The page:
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Praemon prepares students for careers as intelligence analysts

Interested in forecasting and analysis of the issues and events that shape our world? Check out the work of Praemon, which is the premiere national security student organization at Brigham Young University.

Co-sponsored by the Kennedy Center and the Geography Department, Praemon gets its name from the Latin word for premonition, which relates to its focus on forecasting and trend analysis. According to Drew Horne, an Economics student and current president of Praemon, the mission of the organization is threefold: “To 1) provide a forum for interested students to learn about and discuss issues related to national security and intelligence, 2) provide networking opportunities with like-minded students, alumni, and industry professionals, and 3) help students develop analytical research and writing skills.”

To that end, Praemon organizes lectures, AMAs, and panel discussions with intelligence professionals. The organization also maintains an online journal, which publishes student analyses of global security affairs. Horne explains, “Unlike academic writing, which involves synthesis of scholarly sources, our writing relies heavily on open source materials (news sources, government statements, political party or non-state group discourse, etc.) to provide original analysis of evolving situations, although scholarly sources are sometimes included.” Topics and areas of emphasis vary, with recent analysis topics ranging from a recent series of high-profile arrests in Jordan to the military coup in Myanmar to the Bhutan-China border dispute.

“Praemon is an excellent way for students to get published and grow their area and writing expertise as an undergrad,” says Horne. “Specifically, many Praemon members have leveraged their experience to gain internships and jobs in the intelligence community (CIA, DIA, FBI, etc.), and some have also gone on to analytic jobs in private business.”

One such success story is Jacob, a former Praemon analyst who graduated from BYU in 2019 in Political Science. He got involved with Praemon after looking for on-campus opportunities that would help him prepare for a career in national security and network with other students with similar interests. Right out of school, he was hired by the Department of Defense and has had assignments in Miami and Omaha. “Praemon has helped me in several ways,” he says. “It helped me get my original job at the DoD and my second assignment, and helped me get accepted into a master’s program at the National Intelligence University. Due to my experience at Praemon, I started at a higher rank than most starting out of undergrad.” He also appreciates the networking he was able to do while in Praemon: “The connections I made while in Praemon continued, and we have collaborated on projects together at work.”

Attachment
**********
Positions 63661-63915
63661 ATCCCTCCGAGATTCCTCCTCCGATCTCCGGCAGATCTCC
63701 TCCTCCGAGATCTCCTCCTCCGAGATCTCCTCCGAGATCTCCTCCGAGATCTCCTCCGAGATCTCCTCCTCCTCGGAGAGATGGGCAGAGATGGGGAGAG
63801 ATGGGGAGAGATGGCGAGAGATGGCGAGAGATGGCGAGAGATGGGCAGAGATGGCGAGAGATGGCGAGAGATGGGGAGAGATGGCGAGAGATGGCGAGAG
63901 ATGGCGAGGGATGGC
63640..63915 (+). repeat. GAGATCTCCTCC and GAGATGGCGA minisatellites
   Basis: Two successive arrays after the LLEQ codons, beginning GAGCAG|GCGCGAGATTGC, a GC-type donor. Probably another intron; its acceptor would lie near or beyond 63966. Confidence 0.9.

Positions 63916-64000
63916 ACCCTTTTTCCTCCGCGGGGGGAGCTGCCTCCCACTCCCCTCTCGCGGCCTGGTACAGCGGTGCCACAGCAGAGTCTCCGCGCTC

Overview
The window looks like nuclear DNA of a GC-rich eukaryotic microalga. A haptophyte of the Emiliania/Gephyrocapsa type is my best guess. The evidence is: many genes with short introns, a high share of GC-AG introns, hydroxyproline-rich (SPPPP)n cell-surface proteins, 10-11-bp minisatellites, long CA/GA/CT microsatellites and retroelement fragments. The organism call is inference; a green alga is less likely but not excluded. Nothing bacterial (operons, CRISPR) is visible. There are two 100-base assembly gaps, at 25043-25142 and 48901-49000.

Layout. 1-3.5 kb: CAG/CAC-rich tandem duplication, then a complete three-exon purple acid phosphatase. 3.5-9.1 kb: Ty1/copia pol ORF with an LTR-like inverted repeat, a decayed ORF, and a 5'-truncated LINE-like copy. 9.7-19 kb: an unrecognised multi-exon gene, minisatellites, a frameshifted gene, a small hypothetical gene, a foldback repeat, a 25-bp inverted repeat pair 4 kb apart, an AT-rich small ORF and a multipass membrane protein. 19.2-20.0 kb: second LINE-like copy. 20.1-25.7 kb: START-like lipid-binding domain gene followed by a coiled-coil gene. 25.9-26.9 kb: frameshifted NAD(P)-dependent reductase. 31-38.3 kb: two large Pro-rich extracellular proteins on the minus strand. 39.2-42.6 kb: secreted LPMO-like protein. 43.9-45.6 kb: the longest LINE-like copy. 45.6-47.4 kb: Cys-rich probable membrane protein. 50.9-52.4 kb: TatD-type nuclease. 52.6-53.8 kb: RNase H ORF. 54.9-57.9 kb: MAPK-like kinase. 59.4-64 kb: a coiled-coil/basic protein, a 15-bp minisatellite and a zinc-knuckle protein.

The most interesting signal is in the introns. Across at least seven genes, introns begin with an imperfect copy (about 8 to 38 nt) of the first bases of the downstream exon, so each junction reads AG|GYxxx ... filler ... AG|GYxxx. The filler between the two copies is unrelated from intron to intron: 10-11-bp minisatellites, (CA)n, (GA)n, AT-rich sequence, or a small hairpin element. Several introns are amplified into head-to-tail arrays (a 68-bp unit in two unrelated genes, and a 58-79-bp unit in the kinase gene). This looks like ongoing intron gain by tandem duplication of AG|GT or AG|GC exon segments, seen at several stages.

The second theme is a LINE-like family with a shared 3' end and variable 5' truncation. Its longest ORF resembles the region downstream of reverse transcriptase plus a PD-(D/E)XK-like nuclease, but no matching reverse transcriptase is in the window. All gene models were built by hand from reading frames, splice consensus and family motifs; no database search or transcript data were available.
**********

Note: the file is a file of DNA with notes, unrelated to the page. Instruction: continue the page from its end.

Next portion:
All of this comes as no surprise to Horne, who observes, “Being a Praemon analyst shows dedication and experience with analytical writing and thinking, exactly the qualities needed for an intelligence analyst.”

Any student who wants to gain experience with research, writing, and analysis is welcome to apply to be a Praemon analyst. New analysts are accepted year-round, though the organization especially focuses on recruiting at the beginning of each semester. Students who are accepted as analysts are assigned an editor who helps them choose their topics and work through the writing and review process. Says Horne, “While we prefer analysts who can write regularly (1–2 times per month), analysts can work with their editor to choose a writing timeline that works with their schedule.” If you’re a BYU student with an interest in national and global security affairs and a desire to gain new experience and skills in research and writing, contact for more information.